- Eat Less
- Tailor are caught in commercial fisheries in coastal waters, estuaries and river mouths in QLD, NSW, VIC and WA waters.
- Scientific assessment of the eastern Australian tailor population is done collaboratively, and show healthy abundance in both QLD and NSW.
- Most QLD tailor catch is from beach haul net and tunnel net fishing methods, which have low-negligible impacts on vulnerable or endangered species and seafloor habitats.
- Gillnets catching tailor may also catch significant numbers of protected and vulnerable wildlife as bycatch, including turtles, dugongs and sharks and rays.
- The Moreton Bay and Great Sandy Straits marine parks provide a degree of protection for impacted species and habitats.
- The fishery observer program in QLD was cancelled in 2012, meaning there is no independent record of the impact of the fishery on threatened species. Observation of the fishery is considered essential to the management of a sustainable fishery.
- Beach haul net and and tunnel-net caught tailor is a more sustainable option.
Tailor is a cheap and hugely underrated fish that ticks all the boxes – affordable, sustainable, and delicious! Tailor can be served either as fillets or as whole fish. Try it baked or grilled with lots of fresh herbs and lemon. Alternatively, smoking yields some incredible results. Don’t freeze tailor, as the flesh will become mushy once defrosted.
- QLD East Coast Inshore Fishery (57t in 2021, 45t in 2020)
Tailor are found in temperate and sub-tropical waters throughout most global ocean basins. They inhabit shallow coastal and estuarine waters, over sandy substrates, where they predate on benthic invertebrates. They are caught in commercial fisheries in QLD, NSW and WA.
Tailor are mostly caught in beach haul and tunnel nets, and to a lesser extent in gillnets, in QLD.
A scientific assessment of the tailor population and modernised management arrangements for the fishery has recently been introduced, which is welcome. The collaborative nature of the assessment between QLD and NSW managers, which catch the same tailor population is a welcome innovation. The QLD tailor population is healthy, and there are plans to rebuild the fishery to highly sustainable levels in future.
The beach haul and tunnel net methods used to catch most tailor in QLD facilitate the release of any unwanted catch with high survival rates, making these fishing methods a relatively low impact and sustainable approach. They are also deployed over sandy or muddy habitats which are resilient to fishing disturbance.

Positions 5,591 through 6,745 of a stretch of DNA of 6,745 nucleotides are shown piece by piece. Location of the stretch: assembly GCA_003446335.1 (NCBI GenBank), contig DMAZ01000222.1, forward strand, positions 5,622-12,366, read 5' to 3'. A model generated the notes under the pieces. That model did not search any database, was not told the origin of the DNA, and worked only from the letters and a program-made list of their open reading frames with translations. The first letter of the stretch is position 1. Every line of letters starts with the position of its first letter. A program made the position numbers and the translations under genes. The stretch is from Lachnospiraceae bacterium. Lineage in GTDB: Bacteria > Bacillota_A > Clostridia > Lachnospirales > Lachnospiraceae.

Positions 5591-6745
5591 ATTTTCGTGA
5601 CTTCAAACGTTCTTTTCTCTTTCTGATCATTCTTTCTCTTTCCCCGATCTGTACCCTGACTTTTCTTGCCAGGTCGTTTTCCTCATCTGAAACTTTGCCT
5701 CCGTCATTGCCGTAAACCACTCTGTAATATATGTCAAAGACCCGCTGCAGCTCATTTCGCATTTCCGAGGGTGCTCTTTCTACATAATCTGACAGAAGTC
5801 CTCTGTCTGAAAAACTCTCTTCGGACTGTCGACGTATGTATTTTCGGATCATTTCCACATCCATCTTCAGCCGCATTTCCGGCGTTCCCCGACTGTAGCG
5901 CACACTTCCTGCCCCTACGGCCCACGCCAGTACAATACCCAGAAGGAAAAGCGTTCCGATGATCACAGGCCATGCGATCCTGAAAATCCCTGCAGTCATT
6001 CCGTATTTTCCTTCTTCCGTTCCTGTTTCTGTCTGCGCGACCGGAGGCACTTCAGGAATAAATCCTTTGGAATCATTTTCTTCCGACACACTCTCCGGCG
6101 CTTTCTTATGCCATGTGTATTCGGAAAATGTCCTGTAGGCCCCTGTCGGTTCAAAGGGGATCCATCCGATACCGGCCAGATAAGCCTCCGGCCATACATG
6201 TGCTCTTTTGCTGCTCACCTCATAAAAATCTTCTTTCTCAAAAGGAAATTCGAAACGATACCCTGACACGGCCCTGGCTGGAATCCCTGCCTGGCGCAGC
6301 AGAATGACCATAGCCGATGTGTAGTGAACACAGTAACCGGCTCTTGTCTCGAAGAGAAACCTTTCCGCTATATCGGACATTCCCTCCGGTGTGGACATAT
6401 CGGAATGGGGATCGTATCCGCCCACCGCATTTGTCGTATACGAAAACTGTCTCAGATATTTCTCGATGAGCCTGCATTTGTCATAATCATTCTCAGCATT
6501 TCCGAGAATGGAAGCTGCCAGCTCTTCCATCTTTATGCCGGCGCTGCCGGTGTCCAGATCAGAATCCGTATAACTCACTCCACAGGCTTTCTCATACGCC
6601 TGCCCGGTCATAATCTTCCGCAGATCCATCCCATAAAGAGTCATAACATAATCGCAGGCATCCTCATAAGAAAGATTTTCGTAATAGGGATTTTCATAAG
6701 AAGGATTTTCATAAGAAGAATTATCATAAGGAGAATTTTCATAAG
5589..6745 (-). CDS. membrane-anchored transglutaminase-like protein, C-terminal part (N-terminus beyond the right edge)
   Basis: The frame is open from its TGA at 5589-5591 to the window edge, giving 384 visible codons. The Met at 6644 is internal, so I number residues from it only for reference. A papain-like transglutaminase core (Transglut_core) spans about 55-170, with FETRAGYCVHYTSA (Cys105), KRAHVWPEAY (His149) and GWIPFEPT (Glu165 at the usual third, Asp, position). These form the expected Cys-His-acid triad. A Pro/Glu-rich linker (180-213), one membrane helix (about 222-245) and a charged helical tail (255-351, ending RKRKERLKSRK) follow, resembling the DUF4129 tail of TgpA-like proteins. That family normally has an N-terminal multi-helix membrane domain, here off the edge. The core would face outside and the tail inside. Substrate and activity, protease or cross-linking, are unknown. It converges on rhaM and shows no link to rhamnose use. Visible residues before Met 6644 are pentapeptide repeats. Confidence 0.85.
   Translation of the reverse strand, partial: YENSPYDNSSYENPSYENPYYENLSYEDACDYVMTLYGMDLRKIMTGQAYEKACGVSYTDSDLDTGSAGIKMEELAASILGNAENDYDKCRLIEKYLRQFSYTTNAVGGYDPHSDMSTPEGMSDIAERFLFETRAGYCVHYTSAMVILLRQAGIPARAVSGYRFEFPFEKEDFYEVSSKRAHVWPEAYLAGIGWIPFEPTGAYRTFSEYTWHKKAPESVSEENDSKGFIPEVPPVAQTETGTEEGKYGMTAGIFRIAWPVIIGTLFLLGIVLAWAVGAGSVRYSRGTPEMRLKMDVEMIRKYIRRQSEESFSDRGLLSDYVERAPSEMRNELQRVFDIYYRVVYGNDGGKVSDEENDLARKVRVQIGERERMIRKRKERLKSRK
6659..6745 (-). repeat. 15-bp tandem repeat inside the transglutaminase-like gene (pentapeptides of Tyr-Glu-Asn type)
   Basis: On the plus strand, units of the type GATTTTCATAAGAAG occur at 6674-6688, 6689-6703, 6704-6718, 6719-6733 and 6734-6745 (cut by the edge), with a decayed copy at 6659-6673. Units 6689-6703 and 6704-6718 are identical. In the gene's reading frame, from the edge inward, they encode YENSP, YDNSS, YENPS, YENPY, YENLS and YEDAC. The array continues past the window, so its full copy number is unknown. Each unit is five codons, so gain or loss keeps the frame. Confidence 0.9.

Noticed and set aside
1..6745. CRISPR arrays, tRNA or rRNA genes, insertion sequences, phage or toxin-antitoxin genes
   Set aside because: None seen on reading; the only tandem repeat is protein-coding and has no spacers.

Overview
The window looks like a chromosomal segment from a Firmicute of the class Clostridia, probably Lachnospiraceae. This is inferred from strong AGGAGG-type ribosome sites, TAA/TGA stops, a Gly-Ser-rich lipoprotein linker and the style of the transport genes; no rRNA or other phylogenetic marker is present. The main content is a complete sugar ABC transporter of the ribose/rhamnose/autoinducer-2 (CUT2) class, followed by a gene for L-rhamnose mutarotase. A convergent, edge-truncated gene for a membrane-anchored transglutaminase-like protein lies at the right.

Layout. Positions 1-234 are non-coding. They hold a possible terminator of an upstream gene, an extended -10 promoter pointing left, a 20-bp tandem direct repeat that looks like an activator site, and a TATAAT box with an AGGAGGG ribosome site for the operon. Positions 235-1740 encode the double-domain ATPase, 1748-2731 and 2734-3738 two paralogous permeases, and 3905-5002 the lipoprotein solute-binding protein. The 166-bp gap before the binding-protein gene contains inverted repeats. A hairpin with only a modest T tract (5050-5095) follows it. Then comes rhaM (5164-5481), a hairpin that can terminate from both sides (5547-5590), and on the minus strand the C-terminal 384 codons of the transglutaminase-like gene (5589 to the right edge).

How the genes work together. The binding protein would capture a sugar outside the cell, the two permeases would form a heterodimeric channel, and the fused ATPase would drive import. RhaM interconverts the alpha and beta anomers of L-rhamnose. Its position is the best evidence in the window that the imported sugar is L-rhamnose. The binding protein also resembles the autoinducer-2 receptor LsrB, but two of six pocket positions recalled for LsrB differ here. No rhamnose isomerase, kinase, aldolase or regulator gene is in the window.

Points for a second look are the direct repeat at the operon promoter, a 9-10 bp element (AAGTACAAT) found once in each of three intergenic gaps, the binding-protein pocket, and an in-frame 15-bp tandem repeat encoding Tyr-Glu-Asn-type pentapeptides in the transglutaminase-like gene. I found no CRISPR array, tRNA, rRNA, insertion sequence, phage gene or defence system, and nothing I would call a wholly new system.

Interactions with turtles have been recorded in fishing operations using gillnets, although it is not clear from fishery reports how many interactions or turtle deaths have occurred. Interactions with dugongs and protected species of shark are also likely in these coastal fisheries, but there is a lack of current information on bycatch across the entire geographical range of the fishery. The small scale of most of the fishing operations and that fishers are present at the nets during fishing means endangered wildlife can be released alive.
The fishery largely operates within the Moreton Bay and Great Sandy Straits marine parks. These offer a significant degree of additional protection for targeted and secondary species, as well as threatened and vulnerable bycatch species.
Fisheries managers in QLD have also reported inconsistencies between fisheries logbook records and information from independent observers, including differences between the number, rate and type of protected species interactions. There is a high probability that protected species bycatch is higher than reported.
Independent fishery observer programs are an important method of verifying protected species interactions. Unfortunately the QLD Government closed the observer program for all QLD managed fisheries in 2012. Since that time there remains no independent on-vessel monitoring of the fishery’s impact. In addition, for fisheries that interact with threatened species, there is no reliable record of actual protected species interactions over time, the ecological impacts of the fishery cannot be measured or managed but gillnet fisheries are considered to pose a moderate risk to a range of threatened and vulnerable species. The small scale and low bycatch of tunnel net and beach haul fishing for tailor suggest a low risk to those species, despite a lack of reliable data.
While significant and laudable management reforms have been implemented in the east coast fishery; there has been insufficient action at time of writing to deliver improved environmental outcomes, particularly for threatened and protected species. These management failures result in a lower ranking at this time. Rankings in this fishery may be expected to improve in future.